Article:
Pyrargyrite Value, Price, and Jewelry Information


Pyrargyrite
Rob Lavinsky, iRocks.com – CC-BY-SA-3.0 [CC-BY-SA-3.0], via Wikimedia Commons

Pyrargyrite is found in a number of localities in well-formed crystals, but these are usually small. However, larger, transparent crystals from Bolivia and Chile have provided a limited amount of cuttable rough. Stones approaching 50 carats have been cut, but these tend to be too dark to be really attractive. They are exceedingly rare, however, since pyrargyrite is seldom transparent, usually even less so than the related sulfide, proustite.

Pyrargyrite Value

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Pyrargyrite Information

DataValue
NamePyrargyrite
Crystallography Hexagonal (R); crystals prismatic, often hemimorphic. Usually massive, compact, disseminated.
Refractive Index 2.88-3.08
Colors Dark red.
Luster Adamantine.
Fracture Conchoidal to uneven
Hardness 2.5
Specific Gravity 5.85.
Birefringence 0.200
Cleavage Distinct 1 direction
Luminescence None reported.
Transparency Translucent to opaque, rarely transparent.
Absorption Spectrum Not diagnostic.
FormulaAg3SbS3. Related to proustite.
Pleochroism None observed.
Optics o = 3.08; e = 2.88. (Note: these reported measurements were made using the Li line at 6710 rather than the customary Na line at 5890). Uniaxial (-).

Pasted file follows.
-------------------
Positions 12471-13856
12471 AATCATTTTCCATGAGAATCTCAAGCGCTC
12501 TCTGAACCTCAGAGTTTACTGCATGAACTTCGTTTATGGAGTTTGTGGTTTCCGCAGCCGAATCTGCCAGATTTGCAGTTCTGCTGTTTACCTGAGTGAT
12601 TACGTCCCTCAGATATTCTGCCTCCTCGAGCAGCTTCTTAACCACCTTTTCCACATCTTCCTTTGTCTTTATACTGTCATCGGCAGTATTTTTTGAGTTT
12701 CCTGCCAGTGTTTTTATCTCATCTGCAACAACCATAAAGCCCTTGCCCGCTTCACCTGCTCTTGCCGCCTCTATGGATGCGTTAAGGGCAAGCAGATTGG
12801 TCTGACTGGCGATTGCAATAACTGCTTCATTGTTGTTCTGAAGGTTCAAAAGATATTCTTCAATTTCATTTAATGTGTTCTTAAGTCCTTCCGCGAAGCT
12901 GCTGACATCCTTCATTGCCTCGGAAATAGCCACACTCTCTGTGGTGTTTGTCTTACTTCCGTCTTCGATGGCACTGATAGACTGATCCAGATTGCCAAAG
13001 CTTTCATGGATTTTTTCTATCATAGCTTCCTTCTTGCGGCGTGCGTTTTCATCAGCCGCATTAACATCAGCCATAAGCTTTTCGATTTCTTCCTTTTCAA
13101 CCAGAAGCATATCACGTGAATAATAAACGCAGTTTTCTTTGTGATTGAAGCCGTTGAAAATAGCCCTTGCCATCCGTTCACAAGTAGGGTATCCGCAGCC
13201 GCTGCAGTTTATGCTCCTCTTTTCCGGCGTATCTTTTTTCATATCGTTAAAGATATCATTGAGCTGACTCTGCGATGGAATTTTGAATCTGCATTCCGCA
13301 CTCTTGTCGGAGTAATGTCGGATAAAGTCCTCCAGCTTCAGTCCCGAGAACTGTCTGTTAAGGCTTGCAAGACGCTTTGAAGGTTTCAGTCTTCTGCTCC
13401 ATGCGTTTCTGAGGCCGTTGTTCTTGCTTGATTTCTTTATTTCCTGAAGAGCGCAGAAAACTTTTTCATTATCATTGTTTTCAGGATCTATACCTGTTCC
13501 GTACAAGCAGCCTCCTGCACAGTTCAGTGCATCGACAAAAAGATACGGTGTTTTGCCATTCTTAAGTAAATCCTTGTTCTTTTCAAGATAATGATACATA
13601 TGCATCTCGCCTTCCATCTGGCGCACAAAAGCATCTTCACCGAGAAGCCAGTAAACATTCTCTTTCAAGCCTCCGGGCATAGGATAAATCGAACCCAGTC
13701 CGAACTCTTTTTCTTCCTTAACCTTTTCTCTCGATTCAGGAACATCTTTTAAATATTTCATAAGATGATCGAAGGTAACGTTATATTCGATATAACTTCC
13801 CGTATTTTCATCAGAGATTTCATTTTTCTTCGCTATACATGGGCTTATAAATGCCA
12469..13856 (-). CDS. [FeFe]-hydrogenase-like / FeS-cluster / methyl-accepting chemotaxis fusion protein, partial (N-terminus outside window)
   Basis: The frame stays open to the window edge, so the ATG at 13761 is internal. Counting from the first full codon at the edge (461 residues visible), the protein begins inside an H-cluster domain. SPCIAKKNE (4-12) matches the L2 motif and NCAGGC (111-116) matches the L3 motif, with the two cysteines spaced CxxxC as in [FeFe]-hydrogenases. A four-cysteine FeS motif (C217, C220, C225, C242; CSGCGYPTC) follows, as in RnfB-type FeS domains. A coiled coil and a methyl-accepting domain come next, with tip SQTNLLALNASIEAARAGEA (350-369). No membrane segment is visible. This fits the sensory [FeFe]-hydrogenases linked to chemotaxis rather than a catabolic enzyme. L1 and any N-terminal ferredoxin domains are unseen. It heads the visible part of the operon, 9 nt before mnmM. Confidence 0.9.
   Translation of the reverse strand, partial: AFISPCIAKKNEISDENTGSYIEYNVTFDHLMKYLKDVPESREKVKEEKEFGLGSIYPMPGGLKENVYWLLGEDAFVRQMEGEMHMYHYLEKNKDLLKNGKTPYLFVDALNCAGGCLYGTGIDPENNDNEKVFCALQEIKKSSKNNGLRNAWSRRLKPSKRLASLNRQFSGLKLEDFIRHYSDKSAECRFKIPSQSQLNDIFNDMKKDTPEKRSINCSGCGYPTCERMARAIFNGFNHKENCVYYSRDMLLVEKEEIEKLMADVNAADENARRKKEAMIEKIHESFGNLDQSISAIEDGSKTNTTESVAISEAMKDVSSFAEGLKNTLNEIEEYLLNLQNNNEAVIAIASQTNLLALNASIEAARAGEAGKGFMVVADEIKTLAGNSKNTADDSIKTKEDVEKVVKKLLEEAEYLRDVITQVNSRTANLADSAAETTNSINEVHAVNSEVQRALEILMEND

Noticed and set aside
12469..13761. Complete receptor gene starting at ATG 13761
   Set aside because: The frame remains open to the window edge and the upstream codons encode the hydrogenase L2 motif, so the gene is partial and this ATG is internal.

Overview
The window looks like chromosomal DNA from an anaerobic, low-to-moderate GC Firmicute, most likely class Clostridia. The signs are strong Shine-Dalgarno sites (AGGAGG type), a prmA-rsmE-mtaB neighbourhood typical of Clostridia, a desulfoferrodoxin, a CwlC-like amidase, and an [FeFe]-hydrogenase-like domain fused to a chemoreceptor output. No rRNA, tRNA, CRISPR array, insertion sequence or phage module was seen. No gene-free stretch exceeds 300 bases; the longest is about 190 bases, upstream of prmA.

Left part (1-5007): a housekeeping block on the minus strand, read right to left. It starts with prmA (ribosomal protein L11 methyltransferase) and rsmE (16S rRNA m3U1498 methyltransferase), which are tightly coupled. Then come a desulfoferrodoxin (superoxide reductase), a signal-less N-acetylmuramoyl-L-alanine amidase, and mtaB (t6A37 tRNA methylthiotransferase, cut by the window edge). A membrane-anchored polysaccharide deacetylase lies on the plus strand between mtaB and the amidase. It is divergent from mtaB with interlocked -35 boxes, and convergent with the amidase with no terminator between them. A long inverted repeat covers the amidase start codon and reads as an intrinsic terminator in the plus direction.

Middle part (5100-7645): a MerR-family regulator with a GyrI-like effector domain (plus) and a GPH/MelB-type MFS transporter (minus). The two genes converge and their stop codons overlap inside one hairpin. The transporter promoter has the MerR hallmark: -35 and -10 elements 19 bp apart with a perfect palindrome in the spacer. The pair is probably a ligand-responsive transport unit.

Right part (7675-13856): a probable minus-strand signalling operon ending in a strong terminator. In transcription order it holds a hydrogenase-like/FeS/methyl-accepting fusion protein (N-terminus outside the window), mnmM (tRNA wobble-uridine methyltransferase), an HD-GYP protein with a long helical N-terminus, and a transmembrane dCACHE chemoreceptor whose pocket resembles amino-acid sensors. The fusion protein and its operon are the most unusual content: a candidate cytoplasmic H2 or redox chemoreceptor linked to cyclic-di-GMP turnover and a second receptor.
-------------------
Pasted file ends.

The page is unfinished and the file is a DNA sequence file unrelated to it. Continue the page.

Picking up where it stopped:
Streak: Purplish red.

Optics: o = 3.08; e=2.88.

(Note: these reported measurements were made using the Li line at 6710 rather than the customary Na line at 5890)

Uniaxial (—).

Occurrence: In low temperature hydrothermal vein deposits, as an important ore of silver.

Freiburg, Germany; Guadalajara, Spain.

Mexico: Guanajuato and Durango.

Colorado; Idaho; Nevada; California.

Ontario, Canada; Czechoslovakia; Chile.

Colquechaca, Bolivia: fine crystals, gemmy.

Comments: Pyrargyrite is found in a number of localities in well-formed crystals, but these are usually small. However, larger, transparent crystals from Bolivia and Chile have provided a limited amount of cuttable rough. Stones approaching 50 carats have been cut, but these tend to be too dark to be really attractive. They are exceedingly rare, however, since pyrargyrite is seldom transparent, usually even less so than the related sulfide, proustite.

Name: From Greek words meaning fire and silver: in allusion to the color and composition.